- You consistently talk about drinking: People with an AUD may talk about drinking consistently. This can manifest in the form of frequent joking about drinking behaviors or talking about when they’re going to drink again.
- You blackout or lose control: Heavy drinking can cause blackouts or a loss of control, resulting in reckless decision-making, such as drinking and driving, unsafe sexual behavior or violent outbursts. You may wake up and not remember much from the night before.
- You no longer show interest in your other hobbies: A functioning alcohol addiction and an AUD alike can result in loss of hobbies or passions to make time for drinking.
Risks and Consequences of High-Functioning Alcoholism
When you drink alcohol, you’re putting yourself at risk, even if it seems like you can function normally while using alcohol. High-functioning alcohol addictions can develop into a more severe version with additional risks. Below are some of the main risks and consequences associated with functioning alcohol addictions.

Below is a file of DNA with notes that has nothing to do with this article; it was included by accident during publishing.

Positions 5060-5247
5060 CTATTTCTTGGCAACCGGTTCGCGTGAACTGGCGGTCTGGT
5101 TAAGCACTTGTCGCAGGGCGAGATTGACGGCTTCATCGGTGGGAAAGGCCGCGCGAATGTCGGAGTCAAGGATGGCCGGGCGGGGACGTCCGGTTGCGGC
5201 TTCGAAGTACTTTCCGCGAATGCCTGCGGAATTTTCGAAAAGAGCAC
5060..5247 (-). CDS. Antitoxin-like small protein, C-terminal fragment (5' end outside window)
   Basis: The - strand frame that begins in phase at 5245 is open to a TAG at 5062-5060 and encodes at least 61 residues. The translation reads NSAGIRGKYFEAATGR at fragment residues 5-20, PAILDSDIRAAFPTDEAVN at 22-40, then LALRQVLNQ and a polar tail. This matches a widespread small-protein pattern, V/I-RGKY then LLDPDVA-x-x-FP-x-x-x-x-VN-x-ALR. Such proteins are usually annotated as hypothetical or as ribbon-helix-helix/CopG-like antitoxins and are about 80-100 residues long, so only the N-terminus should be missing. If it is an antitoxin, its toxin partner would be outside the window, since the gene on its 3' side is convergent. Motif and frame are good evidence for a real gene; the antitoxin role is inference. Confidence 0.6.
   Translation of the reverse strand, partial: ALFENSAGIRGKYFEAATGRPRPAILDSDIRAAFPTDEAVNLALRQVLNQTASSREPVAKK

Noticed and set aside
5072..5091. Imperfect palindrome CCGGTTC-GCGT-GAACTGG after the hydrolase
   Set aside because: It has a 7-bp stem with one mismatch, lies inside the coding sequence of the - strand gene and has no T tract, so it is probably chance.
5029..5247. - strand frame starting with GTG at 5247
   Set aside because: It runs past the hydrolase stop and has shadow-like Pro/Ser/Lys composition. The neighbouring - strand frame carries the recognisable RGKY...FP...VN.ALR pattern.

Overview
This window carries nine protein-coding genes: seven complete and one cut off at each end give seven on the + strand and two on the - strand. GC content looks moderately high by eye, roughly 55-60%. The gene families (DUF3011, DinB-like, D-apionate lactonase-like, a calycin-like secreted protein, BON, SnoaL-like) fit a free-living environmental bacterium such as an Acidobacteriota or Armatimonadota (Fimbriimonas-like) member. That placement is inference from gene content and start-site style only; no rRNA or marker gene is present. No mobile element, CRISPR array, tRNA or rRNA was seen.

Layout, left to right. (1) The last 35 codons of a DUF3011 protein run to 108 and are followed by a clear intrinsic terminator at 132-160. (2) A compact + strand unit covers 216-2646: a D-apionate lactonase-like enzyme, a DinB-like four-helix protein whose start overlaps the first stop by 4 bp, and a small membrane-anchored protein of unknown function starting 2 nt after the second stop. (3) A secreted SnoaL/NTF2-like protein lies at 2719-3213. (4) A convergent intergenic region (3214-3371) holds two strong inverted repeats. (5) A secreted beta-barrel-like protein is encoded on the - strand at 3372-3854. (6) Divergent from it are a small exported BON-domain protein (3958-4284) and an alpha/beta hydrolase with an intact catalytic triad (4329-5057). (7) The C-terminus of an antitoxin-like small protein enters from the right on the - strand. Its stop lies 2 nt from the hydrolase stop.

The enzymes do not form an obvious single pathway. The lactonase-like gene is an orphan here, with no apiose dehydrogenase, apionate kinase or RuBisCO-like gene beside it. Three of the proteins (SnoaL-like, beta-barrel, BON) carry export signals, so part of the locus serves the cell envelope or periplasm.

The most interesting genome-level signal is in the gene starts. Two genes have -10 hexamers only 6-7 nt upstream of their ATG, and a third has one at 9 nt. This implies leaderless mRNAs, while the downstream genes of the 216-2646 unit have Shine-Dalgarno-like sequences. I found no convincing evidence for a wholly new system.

Alcohol can have a significant impact on the body in numerous ways. When you drink a large amount for a long time, you put yourself at risk of developing serious health issues. Drinking alcohol affects your ability to move properly and think clearly. Long-term alcohol use can severely impact your kidneys, liver, heart and pancreas. Alcohol is also known to be carcinogenic.
Alcohol disrupts the brain’s ability to communicate with its various pathways. Someone who drinks may experience mood changes that can impact existing mental health conditions.